Friday, September 30, 2016

How to Talk so Kids Will Listen...

...And Listen so Kids Will Talk. A parenting classic. Written by Adele Faber and Elaine Mazlish many moons ago, this gem has stood the test of time and has been updated by Faber's daughter for today's family. The book deals with communication skills that show respect for the children and the parents. It focuses on helping children deal with their feelings, engaging cooperation, alternatives to punishment, encouraging autonomy, praise, and freeing children from playing roles. Each heading is backed with pertinent advice, techniques, and engaging cartoon illustrations to set the ideas more firmly in your mind.

And it works. That's the real reason for the endurance of this book. I've tried just a couple of these ideas with my children in the past two weeks as I've read. We had an open relationship before, good rapport. Since just acknowledging her feelings, my youngest daughter seems much more relaxed and eager to share hugs. My middle child, a son, can hardly stop talking. My fourth, another daughter, is learning it's okay to share even negative feelings in a respectful manner. Before, in the role of "the good girl", you wouldn't know she had negative feelings!

They will be emotionally healthier if I can change the way I speak to them, modeling for them respectful ways to speak to each other. These "techniques" become a way of life; really listening and effectively speaking to everyone you come in contact with. I look forward to that. I borrowed this from the library and took copious notes. I may have to get my own copy.

The Terrible Two

Written by Jory John and Mac Barnett, this older children's book is just plain fun. Miles Murphy is the best prankster at his school, but he's moving. To Yawnee Valley, known only for cows. And it seems his new school already has a prankster. A very good one. Will there be a prank war? Or will these two team up? The book is illustrated by Kevin Cornell (I especially like his placid cows). This is the beginning of a series.

The Little Bookstore...

...of Big Stone Gap. An informative yet delightful memoir by Wendy Welch. It tells the the story of how, burnt out and jaded, she and her husband fell in love with a house  in a town they could love among mountains that felt like home and decided to pursue a dream of owning a bookstore. Used books. And how they made it work, becoming part of a community along the way. Personalities and experiences spice up the pages as well as book talk.

This book really struck me as helpful as well as good reading material. For my husband and I hope to open a used bookstore in the next couple of years. It provides a cautionary tale (what not to do) and some assistance (what to do) as an entrepreneur. And it's just good reading!

Tuesday, September 27, 2016

84, Charing Cross Road

A collection of letters between Helene Hanff and the staff of Marks & Co., London booksellers, 84, Charing Cross Road is completely charming. Miss Hanff lived in a New York brownstone writing television scripts, children's books, and magazine articles. She could not be troubled to walk to an American bookstore for a mediocre edition of any of the eclectic books on her list for research or pleasure. Thus began the letters (and gifts) to Marks & Co. in 1949, lasting two decades.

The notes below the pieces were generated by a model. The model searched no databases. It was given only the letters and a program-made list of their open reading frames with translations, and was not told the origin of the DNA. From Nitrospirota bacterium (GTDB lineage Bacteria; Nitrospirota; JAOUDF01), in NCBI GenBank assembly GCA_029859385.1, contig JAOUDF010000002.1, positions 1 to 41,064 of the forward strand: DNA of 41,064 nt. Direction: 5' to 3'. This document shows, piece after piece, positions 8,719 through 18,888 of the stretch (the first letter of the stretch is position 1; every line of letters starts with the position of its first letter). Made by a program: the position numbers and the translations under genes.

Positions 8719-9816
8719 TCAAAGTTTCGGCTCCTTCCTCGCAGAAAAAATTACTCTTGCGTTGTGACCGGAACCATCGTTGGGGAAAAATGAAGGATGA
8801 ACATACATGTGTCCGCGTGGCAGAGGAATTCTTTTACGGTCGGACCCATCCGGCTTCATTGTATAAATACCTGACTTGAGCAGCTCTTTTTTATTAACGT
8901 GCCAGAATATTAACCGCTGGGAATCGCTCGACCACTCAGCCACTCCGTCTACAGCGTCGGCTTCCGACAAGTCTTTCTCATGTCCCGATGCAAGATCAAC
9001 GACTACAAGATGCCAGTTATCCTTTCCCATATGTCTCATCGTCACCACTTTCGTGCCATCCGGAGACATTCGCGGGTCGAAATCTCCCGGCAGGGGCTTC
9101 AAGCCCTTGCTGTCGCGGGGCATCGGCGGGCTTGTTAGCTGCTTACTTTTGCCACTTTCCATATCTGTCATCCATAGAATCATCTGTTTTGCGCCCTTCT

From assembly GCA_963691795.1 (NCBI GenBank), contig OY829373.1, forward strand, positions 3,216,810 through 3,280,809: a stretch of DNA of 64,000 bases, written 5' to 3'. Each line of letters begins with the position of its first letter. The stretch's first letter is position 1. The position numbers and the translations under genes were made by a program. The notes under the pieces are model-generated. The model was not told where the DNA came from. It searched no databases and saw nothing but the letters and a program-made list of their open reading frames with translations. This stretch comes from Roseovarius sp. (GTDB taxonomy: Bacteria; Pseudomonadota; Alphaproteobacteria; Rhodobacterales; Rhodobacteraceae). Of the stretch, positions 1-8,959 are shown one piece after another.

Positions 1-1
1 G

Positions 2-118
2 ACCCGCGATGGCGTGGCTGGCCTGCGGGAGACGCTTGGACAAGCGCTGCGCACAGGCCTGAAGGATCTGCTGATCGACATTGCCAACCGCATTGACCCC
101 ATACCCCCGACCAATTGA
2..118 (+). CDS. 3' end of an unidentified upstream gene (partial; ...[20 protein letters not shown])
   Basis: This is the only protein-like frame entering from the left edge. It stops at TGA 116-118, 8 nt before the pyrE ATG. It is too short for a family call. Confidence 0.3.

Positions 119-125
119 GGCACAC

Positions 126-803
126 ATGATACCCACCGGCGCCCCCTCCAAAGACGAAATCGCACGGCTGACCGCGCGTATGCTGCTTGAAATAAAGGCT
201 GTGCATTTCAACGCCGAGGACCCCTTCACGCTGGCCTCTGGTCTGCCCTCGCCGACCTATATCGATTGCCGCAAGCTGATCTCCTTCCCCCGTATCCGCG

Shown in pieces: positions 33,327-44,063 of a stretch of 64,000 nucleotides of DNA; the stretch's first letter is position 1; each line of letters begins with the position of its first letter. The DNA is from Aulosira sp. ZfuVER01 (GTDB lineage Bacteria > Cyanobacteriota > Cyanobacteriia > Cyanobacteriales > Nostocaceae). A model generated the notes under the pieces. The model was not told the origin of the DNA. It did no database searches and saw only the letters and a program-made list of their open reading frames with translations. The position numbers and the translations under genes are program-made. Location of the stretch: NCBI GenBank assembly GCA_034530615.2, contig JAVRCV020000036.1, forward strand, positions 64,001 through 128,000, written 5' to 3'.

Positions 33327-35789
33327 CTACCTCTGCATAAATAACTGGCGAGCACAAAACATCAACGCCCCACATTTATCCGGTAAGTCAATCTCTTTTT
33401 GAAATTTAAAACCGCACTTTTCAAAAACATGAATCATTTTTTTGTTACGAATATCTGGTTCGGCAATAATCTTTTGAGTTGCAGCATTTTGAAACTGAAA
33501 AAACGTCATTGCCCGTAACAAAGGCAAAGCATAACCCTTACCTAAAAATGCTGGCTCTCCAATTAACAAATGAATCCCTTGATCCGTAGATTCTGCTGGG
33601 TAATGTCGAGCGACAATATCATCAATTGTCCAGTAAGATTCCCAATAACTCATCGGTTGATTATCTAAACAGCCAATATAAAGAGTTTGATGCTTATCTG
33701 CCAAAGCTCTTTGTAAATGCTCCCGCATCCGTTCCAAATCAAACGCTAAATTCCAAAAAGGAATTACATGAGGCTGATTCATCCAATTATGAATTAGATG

One gets to know people well through letters. I should know; my husband and I corresponded through snail mail for months before we met. The letters in this delightful book are gentle reminders of a more mannered time, when people could carry out long-distance friendships with more than a hashtag or Facebook post. There was less chance of being misunderstood; more chance of that friendship lasting a lifetime.

Sunday, September 25, 2016


Stitches: A Handbook on Meaning, Hope and Repair is a non-fiction book by Anne Lamott. How do we find meaning and peace in the face of personal or public devastation? We gather the shreds of our emotional and spiritual fabric and begin sewing. Lamott shares poignant personal experiences as she shares the best way to overcome is to rebuild, renew, repair. When the world seems falling apart we hold it together with the thread of hope.

Lamott is broad-minded: her tales should resonate with people from any faith tradition. She is well traveled, giving interest to her stories as well. Stitches is a short book, six chapters. A determined reader could easily finish it in a day. I would suggest savoring it a little more, internalizing some of the truths found therein.

Dragon Seed

This book by Pearl Buck follows one man's family through war. Ling Tan and his family have a peaceful existence in their village outside the city of Nanjing when the Japanese invade in 1937 (otherwise known as the Rape of Nanking). The atrocities are mentioned, but not in great detail. Rather, the thoughts of the fabulously drawn characters are the main emphasis of the book.The war is ongoing at the end of the book, yet we are left with hope.

It was a bit difficult for me to place this historical novel into history. There are no clues in the beginning of the story as to which invasion we might be speaking of. The nearby city is not named. My library copy did not have the publication data. Dragon Seed was published in 1942, with World War II still raging. Perhaps there were worries of ramifications for those left in Nanjing if identifying characteristics were published?

Another informative book about this time is American Goddess at the Rape of Nanking by Hua-ling Hu. This is the well researched biography of Minnie Button, an American missionary, teacher, and the administrator of Ginling College who took in thousands of women and children to save their lives. She eventually had to leave China when her health failed and considered herself a failure. Yet if she had not been in so brave and in such a position many more women and children would have been violated and murdered.